Prepare for a crisis…especially when you're not expecting one: PR Lessons from Women in Tech Week
Authors: Melanie Ewan and Melissa Ariganello
By their very nature, crisis' are difficult, if not impossible, to predict. Save for those purposely launching a controversial campaign (looking at you Pepsi), most marketers start their day on the assumption that they will not have to run unexpected interference or perform emergency CPR on their company.
Case in point: when Melanie and I joined Women in Tech Week (WinTech) as Co-Chairs of Communications, the possibility of a PR crisis was the last thing on either of our minds. WinTech is a Canadian non-profit that exists to celebrate and support women in technology—it is non-partisan and promotes inclusivity. Not your typical target for negative publicity. While our team was aware that the political climate was heating up around diversity and tech, none of us anticipated that WinTech would end up in a micro-crisis that would affect our event and brand.
The nitty gritty details aren’t important--it involved politics…and not Canada’s (quelle surprise!). What’s important is that, when it happened, we knew that we had to react quickly, regardless of how stunned we both felt. We weren’t sure how quickly the crisis might escalate or how damaging it could be, but given the political climate and nature of social media, we weren’t going to take any chances.
How we handled the crisis we never planned for
- First, we spoke with key stakeholders in the group to figure out a solution before we published any type of communication. While the immediate impulse is to respond immediately, it is crucial to understand the situation—who is involved, what is their relationship to the organization, and what are the facts. It was important for us to sit down and discuss the matter with key stakeholders (e.g., relevant members of board) and agree on a strategy.
- We selected the appropriate channels to publish a statement on. We knew that we had to provide crisis communication it in a timely manner– but to which audience? We initially discussed dissemination through our blog, newsletter, press release and/or social channels, but in the end opted to publish with our social channels (Twitter, LinkedIn, Facebook). We did this for three reasons, (1) this is where the crisis was occurring (namely, through Twitter), (2) it ensured efficient access to the appropriate audience, and (3) it was the best platform to keep our message simple and to the point.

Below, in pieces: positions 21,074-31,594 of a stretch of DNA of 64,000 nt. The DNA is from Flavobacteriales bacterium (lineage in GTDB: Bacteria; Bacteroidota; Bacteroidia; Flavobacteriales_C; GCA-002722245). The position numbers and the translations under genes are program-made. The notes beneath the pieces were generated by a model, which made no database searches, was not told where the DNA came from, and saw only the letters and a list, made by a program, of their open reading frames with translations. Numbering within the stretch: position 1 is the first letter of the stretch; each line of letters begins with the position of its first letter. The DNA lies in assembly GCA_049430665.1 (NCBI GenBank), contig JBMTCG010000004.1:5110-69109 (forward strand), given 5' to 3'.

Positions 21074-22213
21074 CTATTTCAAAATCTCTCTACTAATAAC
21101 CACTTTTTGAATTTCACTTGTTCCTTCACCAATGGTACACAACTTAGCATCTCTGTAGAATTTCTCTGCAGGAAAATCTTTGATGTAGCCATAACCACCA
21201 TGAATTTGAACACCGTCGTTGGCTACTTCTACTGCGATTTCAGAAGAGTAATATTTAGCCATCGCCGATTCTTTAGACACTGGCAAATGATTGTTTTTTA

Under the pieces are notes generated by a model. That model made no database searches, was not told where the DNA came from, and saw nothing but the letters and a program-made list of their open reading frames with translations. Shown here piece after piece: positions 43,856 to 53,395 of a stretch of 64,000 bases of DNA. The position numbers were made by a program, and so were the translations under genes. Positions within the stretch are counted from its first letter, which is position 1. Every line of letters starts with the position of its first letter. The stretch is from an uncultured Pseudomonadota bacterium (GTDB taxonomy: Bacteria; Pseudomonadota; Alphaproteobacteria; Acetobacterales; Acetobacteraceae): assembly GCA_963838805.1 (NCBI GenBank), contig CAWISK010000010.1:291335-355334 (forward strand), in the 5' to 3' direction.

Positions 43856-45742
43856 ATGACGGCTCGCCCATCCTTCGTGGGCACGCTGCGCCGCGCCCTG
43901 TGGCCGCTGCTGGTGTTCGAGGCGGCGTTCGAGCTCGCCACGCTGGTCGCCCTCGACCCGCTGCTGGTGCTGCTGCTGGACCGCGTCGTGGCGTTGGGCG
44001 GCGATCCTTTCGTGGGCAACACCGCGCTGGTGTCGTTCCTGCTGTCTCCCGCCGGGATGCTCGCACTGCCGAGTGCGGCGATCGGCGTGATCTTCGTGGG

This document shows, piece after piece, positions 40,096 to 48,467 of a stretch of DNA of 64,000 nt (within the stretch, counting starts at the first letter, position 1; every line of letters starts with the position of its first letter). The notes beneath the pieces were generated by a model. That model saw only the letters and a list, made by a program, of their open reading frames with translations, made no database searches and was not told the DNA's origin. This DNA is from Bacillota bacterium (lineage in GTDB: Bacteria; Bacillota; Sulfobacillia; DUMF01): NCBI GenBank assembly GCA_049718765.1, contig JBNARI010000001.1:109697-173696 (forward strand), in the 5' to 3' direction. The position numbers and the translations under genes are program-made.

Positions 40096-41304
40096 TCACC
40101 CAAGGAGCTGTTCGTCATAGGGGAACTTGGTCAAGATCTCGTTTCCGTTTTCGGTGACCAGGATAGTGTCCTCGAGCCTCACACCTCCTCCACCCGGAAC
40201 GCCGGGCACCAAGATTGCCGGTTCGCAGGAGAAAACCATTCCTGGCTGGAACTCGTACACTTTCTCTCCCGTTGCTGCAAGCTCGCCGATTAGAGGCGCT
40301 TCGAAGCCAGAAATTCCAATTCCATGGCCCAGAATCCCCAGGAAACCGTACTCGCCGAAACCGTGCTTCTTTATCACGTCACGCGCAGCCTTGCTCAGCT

- We made sure to avoid mentioning the parties involved and details of the crisis. In less than 24 hours, a decision was made and a few statements were drafted. We employed the tactic of acknowledge and diffuse: we acknowledged the situation by stating that we were aware of “recent reports”, but didn’t mention any involved parties or media outlets, and we utilized non-emotional language to state the facts (rather than our opinions).
- We kept positive and reiterated our purpose. We found the best way to handle the situation was to change the conversation by taking the opportunity to restate the purpose of Women in Tech Week. We took care to include our mission and values in our statement, which helped to diffuse the crisis and re-focus on what matters the most--our efforts to celebrate women in tech.
You can never predict a crisis, but you can be prepared for it. Instead of scrambling to figure out what you will communicate when the time comes, define a plan in advance. This way, if you ever find yourself in a sticky situation, you will already have the basis for tools in place for crisis communications. Here are our suggestions for preparing for a PR crisis:
- Outline your key stakeholders – people who should be contacted and consulted when a crisis hits.
- Assess the damage. Who is causing the damage, who or what might it affect, and how big of an issue is this?
- What are your key tactics and goals in a PR crisis? Ours was to acknowledge and diffuse within 24 hours, but this may not work for you. Figure out what makes sense for your company, including the timeframe you intend to respond within.
- Figure out your missions, values, and key messaging for a PR crisis.
- Revamp your communications plan to include all of the above.
Truth is, most issues that we deem to be ‘crisis’ situations, are a lot bigger and scarier to those within the company than to their audience. People forgive and forget quicker than you’d imagine, especially if you’re honest, transparent, and acknowledge the situation.
What are your top tips for handing a PR crisis?